Gabrielle, blind Henry’s devoted daughter and personal secretary, is implicated when someone steals Henry’s important private papers. She is quite suddenly sent away from her beloved Glencardine. Meanwhile, Henry’s wife and her friend Flockart have information they are holding over Gabrielle’s head which makes her do whatever they want. By the end, Gabrielle doesn’t know whether to tell the truth as she knows it or to commit suicide, a “logical” course of action since she has heard the mysterious whispers in the castle ruins at Glencardine and these whispers always foretell the impending death of the hearer.
I really didn’t like the first 90% of The House of Whispers by William Le Queux. It was often dreadfully boring. The dialogue goes in circles needlessly and repeatedly, making it quite tedious to read. That it was a mystery was repeated regularly because, without those reminders, the reader would likely forget. I found it utterly and completely unbelievable that Sir Henry would listen to a man he very recently had thought of as his enemy and turn on his devoted daughter. It just plain didn’t make sense or seem in character. The last few pages do redeem the book a bit, though the solution to the “mystery” is apparent long before the big reveal (or, rather, two big reveals).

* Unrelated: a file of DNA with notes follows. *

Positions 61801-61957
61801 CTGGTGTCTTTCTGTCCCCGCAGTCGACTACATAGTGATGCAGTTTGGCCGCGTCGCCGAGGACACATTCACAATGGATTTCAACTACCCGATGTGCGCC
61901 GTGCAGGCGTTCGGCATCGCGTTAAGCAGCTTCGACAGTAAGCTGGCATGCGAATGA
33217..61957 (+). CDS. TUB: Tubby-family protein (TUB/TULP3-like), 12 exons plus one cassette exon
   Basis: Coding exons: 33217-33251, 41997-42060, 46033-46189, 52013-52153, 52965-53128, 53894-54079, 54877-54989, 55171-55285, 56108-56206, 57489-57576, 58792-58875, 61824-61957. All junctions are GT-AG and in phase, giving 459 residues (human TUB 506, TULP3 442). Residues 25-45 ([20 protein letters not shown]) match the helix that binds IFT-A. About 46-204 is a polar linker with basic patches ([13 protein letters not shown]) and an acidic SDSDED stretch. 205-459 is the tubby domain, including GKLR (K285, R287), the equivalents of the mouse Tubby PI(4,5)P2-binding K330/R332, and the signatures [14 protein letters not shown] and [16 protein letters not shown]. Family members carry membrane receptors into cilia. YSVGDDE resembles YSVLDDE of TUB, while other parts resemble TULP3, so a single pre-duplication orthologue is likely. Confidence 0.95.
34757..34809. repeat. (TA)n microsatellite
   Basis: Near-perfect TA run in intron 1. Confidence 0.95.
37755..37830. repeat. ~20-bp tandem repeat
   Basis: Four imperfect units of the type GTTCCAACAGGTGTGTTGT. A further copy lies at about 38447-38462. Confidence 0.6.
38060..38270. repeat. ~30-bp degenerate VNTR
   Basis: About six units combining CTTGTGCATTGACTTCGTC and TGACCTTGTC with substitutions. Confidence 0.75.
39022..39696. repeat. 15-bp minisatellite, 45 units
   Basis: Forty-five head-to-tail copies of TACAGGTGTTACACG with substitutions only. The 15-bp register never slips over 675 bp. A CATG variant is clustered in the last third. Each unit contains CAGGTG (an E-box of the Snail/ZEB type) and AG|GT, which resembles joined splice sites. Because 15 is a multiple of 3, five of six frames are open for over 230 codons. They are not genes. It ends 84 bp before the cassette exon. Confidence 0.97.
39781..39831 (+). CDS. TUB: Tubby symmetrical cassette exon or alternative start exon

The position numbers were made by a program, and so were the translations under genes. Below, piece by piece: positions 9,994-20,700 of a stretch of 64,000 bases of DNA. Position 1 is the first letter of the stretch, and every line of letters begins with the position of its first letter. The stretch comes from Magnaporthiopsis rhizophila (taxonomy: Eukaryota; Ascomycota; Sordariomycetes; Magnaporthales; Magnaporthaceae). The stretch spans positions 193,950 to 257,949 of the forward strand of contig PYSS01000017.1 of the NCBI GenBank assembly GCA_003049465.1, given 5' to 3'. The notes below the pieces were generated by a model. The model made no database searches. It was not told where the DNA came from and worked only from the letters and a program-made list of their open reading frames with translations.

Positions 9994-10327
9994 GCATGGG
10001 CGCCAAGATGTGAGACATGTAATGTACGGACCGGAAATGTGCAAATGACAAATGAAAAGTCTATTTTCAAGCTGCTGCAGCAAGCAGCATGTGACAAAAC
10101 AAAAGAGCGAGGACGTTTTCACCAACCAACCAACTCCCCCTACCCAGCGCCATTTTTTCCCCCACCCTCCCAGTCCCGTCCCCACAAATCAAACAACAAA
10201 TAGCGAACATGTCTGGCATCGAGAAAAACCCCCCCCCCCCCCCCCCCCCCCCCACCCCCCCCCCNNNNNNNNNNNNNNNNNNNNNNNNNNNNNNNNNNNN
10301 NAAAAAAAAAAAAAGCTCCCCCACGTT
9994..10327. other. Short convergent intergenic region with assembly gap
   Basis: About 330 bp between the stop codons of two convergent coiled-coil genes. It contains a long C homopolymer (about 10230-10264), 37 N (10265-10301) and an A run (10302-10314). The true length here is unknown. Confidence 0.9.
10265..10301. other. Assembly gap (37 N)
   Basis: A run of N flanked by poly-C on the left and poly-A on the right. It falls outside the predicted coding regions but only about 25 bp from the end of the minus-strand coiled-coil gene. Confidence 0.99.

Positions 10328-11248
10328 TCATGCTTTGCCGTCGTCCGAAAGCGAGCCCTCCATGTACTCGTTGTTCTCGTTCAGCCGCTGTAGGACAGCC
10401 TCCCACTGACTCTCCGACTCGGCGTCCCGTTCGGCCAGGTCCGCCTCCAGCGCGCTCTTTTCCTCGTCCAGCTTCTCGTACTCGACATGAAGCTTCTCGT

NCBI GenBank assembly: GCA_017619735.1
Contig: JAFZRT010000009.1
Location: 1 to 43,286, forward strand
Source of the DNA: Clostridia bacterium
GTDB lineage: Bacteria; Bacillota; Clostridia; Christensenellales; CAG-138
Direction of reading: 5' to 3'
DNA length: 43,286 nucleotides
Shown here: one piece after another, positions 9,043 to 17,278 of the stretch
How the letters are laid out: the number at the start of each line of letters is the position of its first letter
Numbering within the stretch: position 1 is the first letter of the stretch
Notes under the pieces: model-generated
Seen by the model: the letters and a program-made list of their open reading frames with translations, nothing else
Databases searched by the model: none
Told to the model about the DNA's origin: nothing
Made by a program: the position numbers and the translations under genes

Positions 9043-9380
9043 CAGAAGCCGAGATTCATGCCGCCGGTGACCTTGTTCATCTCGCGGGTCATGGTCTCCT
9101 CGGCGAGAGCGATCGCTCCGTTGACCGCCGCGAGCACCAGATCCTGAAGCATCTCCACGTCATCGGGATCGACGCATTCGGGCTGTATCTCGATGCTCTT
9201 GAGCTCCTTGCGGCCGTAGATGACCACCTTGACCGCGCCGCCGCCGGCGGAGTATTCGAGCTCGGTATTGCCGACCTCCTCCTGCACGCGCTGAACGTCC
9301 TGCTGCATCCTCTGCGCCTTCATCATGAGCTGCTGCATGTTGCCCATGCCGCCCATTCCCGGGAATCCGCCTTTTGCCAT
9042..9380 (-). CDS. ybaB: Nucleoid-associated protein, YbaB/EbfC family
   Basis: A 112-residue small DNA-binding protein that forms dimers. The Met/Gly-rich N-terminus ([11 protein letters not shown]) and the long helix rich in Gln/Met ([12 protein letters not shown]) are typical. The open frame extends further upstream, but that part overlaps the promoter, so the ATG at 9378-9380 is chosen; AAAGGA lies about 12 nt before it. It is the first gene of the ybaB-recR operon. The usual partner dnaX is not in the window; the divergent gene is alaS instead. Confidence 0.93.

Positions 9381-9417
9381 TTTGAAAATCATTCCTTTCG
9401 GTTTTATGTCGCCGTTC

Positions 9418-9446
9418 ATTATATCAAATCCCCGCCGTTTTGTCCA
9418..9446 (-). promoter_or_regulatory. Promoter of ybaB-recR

2 (out of 5) Stars
Books Read in 2015: 26
Pages Read in 2015: 7744
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